Crime

Third trial for Ruiz starts in Spokane

SPOKANE -- The third trial for Vicente Ruiz started Tuesday morning in a Spokane County courtroom, with 114 prospective jurors called for the 23-year-old case.

A few eyebrows were raised after jurors were told the Franklin County case involves the deaths of five men and the attempted killing of a sixth.

But Judge Cameron Mitchell said it will be up to the jury to determine the facts of the case and if Ruiz was involved.

Ruiz, 46, is charged in Franklin County Superior Court with five counts of first-degree murder and one count of attempted first-degree murder.

The trial was moved to Spokane County because of extensive media coverage during the first two trials. Both ended in mistrials; the first in September 2008 in the middle of jury selection and the second in June after about a week of testimony.

Prosecutors allege Ruiz was one of two shooters who opened fire on a group of men inside Medina's Body Shop in Pasco on Oct. 13, 1987.

Killed were: Misael Barajas, 22; Juan Antonio Lopez Garcia, 20; Eliceo Guzman Lamas, 20; and Rafael Parra Magallon, 22, all of Pasco, and Francisco Venegas Cortez, 21, of Kennewick.

Aldo Montes, 20, who also used the name Jesse Rocio, survived a gunshot wound to the stomach.

Ruiz's cousin, Pedro Mendez-Reyna, is serving a life sentence in the case. He and the lone surviving victim pointed the finger at Ruiz as an accomplice in the shootings.

However, the defense team claims it is a case of mistaken identity and has said Ruiz looks so similar to his brother that they could be twins.

Ruiz was wearing a dress shirt and slacks as he faced potential jurors Tuesday. He is being held in the Spokane County jail during the trial.

Spokane County sent summonses to 345 residents, expecting about 100 people to report for jury duty on Tuesday.

Before the 114 jurors were brought into the courtroom, defense attorneys Peter Connick and Kevin Holt argued with the judge about which table they could sit at for the brief hearing. They initially were at the table closest to the jury box, but corrections officers said they needed to swap with prosecutors because of security concerns.

Two corrections officers are in court during proceedings, with one stationed in the corner behind the defense table.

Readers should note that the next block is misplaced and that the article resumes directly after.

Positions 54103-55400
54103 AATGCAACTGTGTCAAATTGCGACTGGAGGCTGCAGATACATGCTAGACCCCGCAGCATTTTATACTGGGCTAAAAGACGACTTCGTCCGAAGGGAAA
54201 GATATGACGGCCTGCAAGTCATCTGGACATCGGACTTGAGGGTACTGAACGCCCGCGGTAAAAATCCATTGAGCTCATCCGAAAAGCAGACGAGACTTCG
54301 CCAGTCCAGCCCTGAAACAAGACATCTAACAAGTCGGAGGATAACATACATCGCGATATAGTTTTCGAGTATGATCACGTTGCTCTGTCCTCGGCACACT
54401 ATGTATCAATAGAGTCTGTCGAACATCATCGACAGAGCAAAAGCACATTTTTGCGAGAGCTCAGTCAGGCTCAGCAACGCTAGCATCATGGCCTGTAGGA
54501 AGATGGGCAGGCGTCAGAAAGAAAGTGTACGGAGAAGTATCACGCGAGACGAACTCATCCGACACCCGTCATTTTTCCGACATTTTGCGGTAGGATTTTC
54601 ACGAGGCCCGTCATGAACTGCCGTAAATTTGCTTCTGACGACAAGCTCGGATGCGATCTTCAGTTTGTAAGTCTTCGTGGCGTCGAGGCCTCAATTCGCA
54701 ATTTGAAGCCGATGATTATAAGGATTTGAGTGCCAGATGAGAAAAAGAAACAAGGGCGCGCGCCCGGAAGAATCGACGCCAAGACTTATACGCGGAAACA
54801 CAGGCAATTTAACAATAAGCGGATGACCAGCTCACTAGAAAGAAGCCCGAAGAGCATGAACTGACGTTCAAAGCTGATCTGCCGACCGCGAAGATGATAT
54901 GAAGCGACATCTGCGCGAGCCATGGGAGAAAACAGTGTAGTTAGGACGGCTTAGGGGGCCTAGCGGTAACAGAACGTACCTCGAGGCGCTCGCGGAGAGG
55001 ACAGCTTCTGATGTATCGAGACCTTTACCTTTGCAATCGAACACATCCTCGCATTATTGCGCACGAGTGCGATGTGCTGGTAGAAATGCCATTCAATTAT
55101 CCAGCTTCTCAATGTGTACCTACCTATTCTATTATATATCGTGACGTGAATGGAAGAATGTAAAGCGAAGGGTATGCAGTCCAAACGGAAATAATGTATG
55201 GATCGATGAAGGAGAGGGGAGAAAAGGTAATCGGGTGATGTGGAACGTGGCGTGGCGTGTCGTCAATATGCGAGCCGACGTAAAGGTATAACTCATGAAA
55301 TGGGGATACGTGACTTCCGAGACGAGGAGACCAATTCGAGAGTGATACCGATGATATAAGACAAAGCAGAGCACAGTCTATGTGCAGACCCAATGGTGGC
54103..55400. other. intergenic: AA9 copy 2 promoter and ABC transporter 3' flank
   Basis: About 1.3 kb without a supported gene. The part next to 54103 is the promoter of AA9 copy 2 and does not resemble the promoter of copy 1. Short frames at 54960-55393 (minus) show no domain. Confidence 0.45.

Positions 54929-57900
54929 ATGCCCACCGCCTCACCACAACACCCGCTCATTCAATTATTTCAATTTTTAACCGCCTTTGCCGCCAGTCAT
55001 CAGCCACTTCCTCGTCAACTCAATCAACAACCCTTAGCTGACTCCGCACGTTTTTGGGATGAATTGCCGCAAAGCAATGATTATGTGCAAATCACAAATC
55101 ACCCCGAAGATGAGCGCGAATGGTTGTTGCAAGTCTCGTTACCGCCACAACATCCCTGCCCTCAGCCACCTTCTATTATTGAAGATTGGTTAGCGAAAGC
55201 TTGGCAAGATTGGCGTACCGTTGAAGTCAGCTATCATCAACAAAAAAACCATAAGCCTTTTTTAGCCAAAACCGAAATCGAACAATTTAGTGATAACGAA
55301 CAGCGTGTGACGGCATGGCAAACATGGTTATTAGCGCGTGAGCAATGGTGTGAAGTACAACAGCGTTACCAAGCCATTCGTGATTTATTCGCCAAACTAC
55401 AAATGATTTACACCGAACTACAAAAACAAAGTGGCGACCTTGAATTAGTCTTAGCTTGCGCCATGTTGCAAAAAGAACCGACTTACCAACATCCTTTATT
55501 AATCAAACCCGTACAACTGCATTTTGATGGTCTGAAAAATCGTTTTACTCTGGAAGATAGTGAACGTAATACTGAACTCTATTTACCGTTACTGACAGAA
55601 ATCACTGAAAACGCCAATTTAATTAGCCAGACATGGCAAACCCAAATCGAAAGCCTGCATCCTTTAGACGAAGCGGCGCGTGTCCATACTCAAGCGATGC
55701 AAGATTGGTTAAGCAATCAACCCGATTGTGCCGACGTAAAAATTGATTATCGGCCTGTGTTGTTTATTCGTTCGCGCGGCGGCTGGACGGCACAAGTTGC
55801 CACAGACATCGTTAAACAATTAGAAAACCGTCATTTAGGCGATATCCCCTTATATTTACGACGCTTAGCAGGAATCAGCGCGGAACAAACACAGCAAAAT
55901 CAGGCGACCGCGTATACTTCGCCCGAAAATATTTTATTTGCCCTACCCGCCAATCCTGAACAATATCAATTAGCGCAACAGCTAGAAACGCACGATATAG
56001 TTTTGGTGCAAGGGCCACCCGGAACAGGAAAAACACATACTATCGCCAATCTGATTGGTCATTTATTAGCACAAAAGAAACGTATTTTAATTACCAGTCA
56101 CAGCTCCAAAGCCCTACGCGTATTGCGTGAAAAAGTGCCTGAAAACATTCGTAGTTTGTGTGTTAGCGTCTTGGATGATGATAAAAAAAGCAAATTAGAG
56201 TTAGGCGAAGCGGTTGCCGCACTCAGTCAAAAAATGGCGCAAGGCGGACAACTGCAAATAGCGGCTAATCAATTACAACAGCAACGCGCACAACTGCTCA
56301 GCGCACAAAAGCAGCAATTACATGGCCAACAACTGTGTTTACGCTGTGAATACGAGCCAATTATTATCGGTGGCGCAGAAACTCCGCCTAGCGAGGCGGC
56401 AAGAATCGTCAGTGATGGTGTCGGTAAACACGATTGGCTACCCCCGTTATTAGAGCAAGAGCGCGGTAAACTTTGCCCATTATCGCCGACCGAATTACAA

The defense attorneys refused to switch tables until ordered by the judge. Then Connick told Mitchell the court shouldn't be directed by the jailers as to where they should sit or how they're able to present their case.

"As a matter of logistics, we like to be closer to the jurors," Connick said, adding they didn't want jailers standing over them with guns.

Holt said it makes them feel treated "much like a corralled steer" and gives a "perception of dangerousness," when being close to the jury box says Ruiz is "less of a threat."

He also objected to having a corrections officer seated along the wall behind the table, saying it is intimidating and violates Ruiz's right to attorney/client confidentiality because the jailers could overhear defense conversations.

Deputy Prosecutor Brian Hultgrenn countered that the defense team had the same setup in Franklin County and didn't complain about it then.

Mitchell ruled that he saw no prejudice to the defense and no impact on jurors. He said it is the practice in Spokane courts for security to have the defendant seated at the table farthest from the courtroom door.

Mitchell also noted the objection about the placement of corrections officers but said he didn't find the defense attorneys' argument persuasive.

Once prospective jurors were brought into the courtroom, it was standing-room only with people packed in the narrow aisle and seated in front of the judge.

Mitchell took five minutes to swear in the jury pool, introduce the attorneys and Ruiz and to give a statement of the case. He then instructed the potential jurors to avoid discussing the case or reading about it in news reports.

Jurors then were taken to another room to complete an eight-page questionnaire that covers everything from hardships and familiarity with the judicial system and lawyers to military experience. One question asked if there's any reason they couldn't be fair and impartial "in a case involving an allegation of violent crime; murder, drug trafficking, assault or the use of firearms."

The trial is expected to go through the end of the year. Jury selection resumes today.

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